When it comes to waste-free living, or even just limiting the amount of plastic we use on a daily basis, we often think that this might be too much to expect from the average person. The change to a less wasteful lifestyle is generally seen as incredibly difficult and not really something many people want to even think about. Considering the sheer quantity of plastic we are surrounded with nowadays, living completely plastic-free is not an easy task to pull off – but simply limiting how much it we acquire and waste is not hard at all. Moreover, the belief people do not want to try to be better about the issue turns out to be a myth as well – according to a new survey, nine out of 10 people want supermarkets to introduce a “plastic-free aisle”!

The poll was commissioned by campaign group A Plastic Planet, reports The Independent. 2,000 British adults were asked what their thoughts were on the issue of plastic-free aisles in the stores – and their response may seem surprising. An overwhelming 91 percent of people supported the idea of aisles free from plastic packaging. 81 percent stated that they were concerned about the amount of plastic packaging getting thrown away in the country.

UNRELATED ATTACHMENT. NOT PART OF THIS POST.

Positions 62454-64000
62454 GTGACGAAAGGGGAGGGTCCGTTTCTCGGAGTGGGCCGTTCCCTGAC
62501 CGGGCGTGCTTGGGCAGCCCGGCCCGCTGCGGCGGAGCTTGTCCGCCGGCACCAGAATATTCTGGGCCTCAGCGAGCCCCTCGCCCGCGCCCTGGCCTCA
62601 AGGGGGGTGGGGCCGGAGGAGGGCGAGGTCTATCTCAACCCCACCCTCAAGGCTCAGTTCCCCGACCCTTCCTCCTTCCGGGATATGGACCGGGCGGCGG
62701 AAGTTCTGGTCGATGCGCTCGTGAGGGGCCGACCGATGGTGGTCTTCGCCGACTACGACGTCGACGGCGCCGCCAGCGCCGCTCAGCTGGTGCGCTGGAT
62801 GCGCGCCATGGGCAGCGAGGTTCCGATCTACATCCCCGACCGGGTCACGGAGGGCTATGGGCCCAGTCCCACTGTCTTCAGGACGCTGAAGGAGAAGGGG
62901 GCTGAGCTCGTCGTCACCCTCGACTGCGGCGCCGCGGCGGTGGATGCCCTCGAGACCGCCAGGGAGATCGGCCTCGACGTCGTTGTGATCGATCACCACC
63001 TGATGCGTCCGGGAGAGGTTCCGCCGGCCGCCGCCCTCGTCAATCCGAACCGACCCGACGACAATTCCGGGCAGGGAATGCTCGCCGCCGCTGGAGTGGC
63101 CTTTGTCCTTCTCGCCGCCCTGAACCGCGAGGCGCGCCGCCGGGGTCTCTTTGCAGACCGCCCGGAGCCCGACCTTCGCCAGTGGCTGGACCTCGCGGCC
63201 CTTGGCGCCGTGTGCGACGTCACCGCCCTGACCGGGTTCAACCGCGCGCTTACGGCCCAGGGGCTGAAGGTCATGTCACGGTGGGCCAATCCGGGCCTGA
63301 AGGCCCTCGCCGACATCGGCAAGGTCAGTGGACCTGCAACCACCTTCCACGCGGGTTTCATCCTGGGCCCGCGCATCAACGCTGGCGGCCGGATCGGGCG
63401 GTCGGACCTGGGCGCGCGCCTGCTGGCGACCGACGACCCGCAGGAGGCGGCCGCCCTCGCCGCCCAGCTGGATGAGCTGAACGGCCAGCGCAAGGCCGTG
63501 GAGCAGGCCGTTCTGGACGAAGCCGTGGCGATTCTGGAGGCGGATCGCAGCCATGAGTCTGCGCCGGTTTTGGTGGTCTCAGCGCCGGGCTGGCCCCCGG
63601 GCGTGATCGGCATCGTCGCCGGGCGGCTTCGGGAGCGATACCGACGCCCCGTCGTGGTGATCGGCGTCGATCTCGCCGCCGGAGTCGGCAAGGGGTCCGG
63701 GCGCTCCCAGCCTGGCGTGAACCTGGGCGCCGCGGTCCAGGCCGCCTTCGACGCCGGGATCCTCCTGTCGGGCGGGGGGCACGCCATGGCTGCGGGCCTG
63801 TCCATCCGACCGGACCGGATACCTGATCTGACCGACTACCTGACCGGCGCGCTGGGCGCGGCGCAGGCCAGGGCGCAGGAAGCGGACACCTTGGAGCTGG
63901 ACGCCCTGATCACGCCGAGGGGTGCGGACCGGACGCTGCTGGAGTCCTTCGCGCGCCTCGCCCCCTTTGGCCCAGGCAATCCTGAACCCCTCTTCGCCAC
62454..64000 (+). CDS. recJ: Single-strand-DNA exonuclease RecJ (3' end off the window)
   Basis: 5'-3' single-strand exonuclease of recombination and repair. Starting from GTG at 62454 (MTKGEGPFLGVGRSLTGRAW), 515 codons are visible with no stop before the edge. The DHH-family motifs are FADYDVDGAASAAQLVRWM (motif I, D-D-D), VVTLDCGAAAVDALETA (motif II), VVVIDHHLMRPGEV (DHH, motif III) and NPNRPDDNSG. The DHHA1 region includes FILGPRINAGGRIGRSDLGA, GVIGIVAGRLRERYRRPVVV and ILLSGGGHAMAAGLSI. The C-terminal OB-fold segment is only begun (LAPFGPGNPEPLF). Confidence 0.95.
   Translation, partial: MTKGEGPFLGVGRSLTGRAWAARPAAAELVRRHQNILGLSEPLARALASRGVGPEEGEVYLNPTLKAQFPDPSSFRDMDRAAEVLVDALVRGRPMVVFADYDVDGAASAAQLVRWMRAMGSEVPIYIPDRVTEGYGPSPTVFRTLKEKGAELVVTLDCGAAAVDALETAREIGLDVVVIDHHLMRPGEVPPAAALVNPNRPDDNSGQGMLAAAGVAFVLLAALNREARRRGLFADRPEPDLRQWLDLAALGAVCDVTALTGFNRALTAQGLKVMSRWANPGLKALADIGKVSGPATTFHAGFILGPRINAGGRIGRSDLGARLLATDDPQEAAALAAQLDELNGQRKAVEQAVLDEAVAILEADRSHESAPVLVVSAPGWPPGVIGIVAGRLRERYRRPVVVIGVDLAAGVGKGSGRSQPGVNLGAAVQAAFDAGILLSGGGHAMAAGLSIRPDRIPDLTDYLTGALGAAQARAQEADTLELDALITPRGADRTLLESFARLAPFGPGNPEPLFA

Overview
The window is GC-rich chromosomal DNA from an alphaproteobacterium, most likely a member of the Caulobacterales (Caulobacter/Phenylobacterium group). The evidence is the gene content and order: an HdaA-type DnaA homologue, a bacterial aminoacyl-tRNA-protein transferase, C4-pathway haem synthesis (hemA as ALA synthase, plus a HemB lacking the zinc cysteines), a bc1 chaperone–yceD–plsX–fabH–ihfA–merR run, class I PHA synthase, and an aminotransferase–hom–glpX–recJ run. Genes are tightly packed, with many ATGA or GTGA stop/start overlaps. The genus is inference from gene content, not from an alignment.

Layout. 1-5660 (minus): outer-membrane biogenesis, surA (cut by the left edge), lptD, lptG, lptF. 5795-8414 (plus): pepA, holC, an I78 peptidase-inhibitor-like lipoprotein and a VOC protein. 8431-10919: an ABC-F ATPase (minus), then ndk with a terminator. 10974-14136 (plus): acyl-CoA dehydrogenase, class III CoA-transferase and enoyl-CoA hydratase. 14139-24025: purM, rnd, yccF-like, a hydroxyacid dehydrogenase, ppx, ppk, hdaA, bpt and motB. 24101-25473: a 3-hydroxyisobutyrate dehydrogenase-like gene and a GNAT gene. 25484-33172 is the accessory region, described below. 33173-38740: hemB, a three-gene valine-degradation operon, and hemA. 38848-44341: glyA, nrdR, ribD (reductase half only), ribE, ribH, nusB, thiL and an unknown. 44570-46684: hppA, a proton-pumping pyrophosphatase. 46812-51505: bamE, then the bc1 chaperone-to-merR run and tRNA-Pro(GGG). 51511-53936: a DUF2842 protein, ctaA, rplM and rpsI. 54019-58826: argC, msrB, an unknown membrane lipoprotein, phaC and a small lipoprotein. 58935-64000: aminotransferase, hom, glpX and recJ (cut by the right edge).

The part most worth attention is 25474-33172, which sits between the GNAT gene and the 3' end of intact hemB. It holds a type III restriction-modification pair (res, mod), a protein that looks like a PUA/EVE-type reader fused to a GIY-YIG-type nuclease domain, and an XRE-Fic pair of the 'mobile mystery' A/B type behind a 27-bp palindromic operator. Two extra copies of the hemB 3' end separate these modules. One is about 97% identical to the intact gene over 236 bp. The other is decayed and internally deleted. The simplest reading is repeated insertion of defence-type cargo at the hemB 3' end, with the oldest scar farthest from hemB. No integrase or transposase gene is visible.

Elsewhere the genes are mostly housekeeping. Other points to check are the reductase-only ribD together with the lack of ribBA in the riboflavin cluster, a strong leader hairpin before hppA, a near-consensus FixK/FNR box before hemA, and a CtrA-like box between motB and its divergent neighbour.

A Plastic Planet said it was clear that the public wished for an alternative to “goods laden with plastic packaging” – and, come to think of it, this kind of alternative would be one of the biggest possible steps towards making more people choose less plastic. As it is, most people don’t succeed in limiting plastic bags and bottles from our households because most goods and packaged foods come in them.

Fortunately, more and more people are waking up to the reality of how much plastic is polluting the planet, and they’re seeking out information about the negative effects of this material. Every year, we produce 300 million tons of plastic and around 8.8 million tons of it get dumped in the oceans, threatening countless animals, many of which are on the verge of extinction as a result. The good news is people are looking for alternatives.

“Consumer demand for products that generate less plastic waste is higher than ever,” Sian Sutherland, co-founder of A Plastic Planet, told The Independent. “A plastic-free aisle would help supermarkets meet the needs of shoppers who are fed up of buying products covered with layer after layer of throwaway plastic.” He added: “For years we’ve able to buy gluten-free, dairy-free, and fat-free, so why no plastic-free?”

If you think this is a great idea, why not pitch it to your local store? Consumer demand can have a huge positive influence!


To learn more about how to use less plastic in your everyday life, check out One Green Planet’s #CrushPlastic campaign!

Image source: Hans/Pixabay